Had Benazir followed her own instincts (her first reactions were usually correct) our history after 1988 would have been quite different. Her phenomenal memory, her amazing stamina for work, her charming sense of humour, her courage and determination, her global support, would have steered the course of our history to a far better future.
But we cannot re-write history. For Benazir it is the end of her journey. For Pakistan it could be the beginning of the end.
The writer was Additional Secretary (Personal) in the PM’s secretariat in Dec 1988-Dec 1989.
Hope and dream of the poor
IN the wake of Benazir Bhutto’s shocking assassination, there is understandably more fog than clarity about the future of Pakistan. As her rightfully angry supporters take to the streets, Pakistan’s viability as a state is even under deeper scrutiny than usual from within and outside.
It is obvious that her loss will be felt in our politics and society for years to come. But right now, hours after ingesting non-stop televised doses of the horrific news of her demise, it still seems like a dreadful nightmare. With nightmares, however, there is at least the benefit of eventually waking up. In this case, there is just seemingly endless despair, helplessness and disbelief.
She cannot possibly be dead. If only she had stayed inside the car. If only this or that had happened, she would still be alive. But slowly denial turns to outrage. The state could have done more to save her. She was the democratically elected prime minister of Pakistan, twice. She had been asking for more robust security, which was denied her time and again.
This is no time to point fingers, but her death is not something that the establishment should be allowed to sweep under the carpet. It is a crime against the people of Pakistan, and they deserve to know at least for once why a popular leader has been killed and by whom?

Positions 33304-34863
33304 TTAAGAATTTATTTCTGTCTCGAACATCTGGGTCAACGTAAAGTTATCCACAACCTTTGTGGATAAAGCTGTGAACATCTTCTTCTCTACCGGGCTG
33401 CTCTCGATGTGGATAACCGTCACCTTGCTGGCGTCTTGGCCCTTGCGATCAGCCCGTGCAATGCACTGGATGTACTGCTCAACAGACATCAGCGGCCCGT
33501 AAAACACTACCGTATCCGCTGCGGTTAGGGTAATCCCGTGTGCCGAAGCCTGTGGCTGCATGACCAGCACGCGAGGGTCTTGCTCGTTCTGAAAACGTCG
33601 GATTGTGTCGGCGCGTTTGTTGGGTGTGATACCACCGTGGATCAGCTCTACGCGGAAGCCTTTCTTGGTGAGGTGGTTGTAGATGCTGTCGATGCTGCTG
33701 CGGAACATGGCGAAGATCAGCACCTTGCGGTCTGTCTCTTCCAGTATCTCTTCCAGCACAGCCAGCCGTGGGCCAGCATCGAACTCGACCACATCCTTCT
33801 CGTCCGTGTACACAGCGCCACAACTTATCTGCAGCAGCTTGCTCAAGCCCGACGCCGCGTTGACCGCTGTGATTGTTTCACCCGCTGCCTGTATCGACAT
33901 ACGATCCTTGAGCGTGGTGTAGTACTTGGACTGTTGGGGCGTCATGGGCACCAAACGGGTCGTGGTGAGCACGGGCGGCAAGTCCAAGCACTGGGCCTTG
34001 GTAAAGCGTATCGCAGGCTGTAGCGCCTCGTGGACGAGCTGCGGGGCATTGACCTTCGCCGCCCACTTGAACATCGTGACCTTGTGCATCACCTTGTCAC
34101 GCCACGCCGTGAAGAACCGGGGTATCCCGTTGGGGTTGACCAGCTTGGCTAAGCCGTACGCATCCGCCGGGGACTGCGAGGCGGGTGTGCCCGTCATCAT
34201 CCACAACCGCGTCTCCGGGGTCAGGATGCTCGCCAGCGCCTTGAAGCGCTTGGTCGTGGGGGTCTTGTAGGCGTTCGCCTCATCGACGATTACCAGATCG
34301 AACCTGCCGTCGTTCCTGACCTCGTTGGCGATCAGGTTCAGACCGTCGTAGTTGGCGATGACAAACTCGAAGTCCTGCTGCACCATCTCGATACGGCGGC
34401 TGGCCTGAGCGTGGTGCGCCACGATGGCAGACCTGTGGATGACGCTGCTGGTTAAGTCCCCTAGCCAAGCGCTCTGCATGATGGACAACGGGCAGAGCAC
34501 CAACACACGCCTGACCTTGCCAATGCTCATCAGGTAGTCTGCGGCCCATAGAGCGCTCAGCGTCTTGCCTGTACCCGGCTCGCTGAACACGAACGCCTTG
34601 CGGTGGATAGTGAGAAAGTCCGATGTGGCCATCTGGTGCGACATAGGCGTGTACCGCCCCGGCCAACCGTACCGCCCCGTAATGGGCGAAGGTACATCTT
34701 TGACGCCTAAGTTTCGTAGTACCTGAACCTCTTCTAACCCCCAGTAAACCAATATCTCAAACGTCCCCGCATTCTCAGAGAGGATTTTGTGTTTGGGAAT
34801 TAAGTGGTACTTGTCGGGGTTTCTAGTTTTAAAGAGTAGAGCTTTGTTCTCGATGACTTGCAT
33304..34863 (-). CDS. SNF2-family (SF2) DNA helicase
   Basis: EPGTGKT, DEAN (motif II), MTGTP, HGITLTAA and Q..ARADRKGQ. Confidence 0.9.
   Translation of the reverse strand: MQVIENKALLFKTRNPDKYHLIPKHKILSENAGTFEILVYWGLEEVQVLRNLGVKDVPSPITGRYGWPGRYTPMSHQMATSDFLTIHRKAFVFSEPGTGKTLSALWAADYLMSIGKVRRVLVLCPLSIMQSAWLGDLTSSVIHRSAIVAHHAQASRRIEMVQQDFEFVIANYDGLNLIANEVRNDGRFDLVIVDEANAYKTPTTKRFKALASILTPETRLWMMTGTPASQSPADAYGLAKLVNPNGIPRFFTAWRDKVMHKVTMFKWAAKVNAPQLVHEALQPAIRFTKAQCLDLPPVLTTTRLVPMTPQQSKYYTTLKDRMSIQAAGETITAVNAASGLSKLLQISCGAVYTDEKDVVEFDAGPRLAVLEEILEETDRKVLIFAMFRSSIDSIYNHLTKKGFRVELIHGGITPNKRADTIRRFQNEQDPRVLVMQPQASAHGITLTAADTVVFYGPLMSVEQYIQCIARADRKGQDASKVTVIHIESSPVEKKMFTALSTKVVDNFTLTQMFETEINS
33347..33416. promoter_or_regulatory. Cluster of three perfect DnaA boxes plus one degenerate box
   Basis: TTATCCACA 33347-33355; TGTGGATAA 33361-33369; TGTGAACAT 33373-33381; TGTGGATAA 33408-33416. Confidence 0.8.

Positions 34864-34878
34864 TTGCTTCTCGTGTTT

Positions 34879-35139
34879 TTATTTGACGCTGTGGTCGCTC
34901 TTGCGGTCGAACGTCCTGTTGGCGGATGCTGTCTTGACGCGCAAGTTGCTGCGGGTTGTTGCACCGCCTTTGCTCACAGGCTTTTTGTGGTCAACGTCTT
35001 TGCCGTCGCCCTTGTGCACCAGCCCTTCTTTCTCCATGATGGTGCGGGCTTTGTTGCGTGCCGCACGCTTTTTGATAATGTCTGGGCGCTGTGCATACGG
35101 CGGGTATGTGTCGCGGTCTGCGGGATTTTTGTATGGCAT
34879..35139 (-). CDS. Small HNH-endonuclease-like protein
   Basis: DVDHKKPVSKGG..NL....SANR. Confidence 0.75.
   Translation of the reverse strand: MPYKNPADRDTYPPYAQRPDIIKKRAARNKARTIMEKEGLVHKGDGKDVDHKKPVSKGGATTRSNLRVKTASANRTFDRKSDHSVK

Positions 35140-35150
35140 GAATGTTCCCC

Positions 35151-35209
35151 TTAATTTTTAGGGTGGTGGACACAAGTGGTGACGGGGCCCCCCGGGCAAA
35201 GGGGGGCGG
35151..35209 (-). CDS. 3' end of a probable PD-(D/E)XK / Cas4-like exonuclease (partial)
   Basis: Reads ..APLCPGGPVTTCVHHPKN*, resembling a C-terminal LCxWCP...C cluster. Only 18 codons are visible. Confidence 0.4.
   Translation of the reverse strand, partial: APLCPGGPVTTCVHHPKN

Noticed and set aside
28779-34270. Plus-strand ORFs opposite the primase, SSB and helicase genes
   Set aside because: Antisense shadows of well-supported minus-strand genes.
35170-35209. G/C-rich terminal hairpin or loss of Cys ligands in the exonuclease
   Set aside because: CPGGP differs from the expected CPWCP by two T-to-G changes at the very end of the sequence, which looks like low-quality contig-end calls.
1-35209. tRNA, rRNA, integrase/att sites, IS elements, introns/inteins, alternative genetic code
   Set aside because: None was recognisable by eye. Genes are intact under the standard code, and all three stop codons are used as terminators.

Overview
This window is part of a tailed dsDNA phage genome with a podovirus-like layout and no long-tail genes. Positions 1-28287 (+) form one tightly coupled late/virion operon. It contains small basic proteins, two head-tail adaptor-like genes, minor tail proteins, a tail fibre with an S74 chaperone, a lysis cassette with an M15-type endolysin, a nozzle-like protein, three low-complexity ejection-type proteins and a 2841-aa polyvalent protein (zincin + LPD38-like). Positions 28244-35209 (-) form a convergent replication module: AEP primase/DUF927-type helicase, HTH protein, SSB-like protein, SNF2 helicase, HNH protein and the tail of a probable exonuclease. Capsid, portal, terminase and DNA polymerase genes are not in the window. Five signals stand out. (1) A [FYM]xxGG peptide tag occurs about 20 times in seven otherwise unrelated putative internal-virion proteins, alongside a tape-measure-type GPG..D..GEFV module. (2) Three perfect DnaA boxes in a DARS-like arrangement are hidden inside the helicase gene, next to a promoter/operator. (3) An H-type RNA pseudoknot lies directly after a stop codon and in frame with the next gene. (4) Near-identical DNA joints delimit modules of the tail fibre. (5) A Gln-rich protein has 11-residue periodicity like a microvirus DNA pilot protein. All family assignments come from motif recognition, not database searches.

Her chilling email message to Mark Siegel, her friend and confidante in Washington, DC, written on Oct 26 points to the complicity of the highest office of the state. In that message which was to be disclosed in the event of her death, she wrote: “I have been made to feel insecure by his (Musharraf’s) minions...There is no way what is happening in terms of stopping me from taking private cars or using tinted windows or giving jammers or four police mobiles to cover all sides could happen without him.”
Be that as it may, how does one respond to her loss? There is little consolation in believing that popular leaders live in their death more than in their mortal life. It would not be unreasonable to say that by following in her father’s footsteps, she has once again immortalised the Bhutto legacy and charisma. But her death feels like a mortal blow in the gut, and not only because it is a cruel reminder of our own mortality.
The larger than life Benazir Bhutto, the public orator, the populist politician, the former premier, is no more and there is nothing anyone of us can do about that. She was flesh and blood like all of us. But she was much more.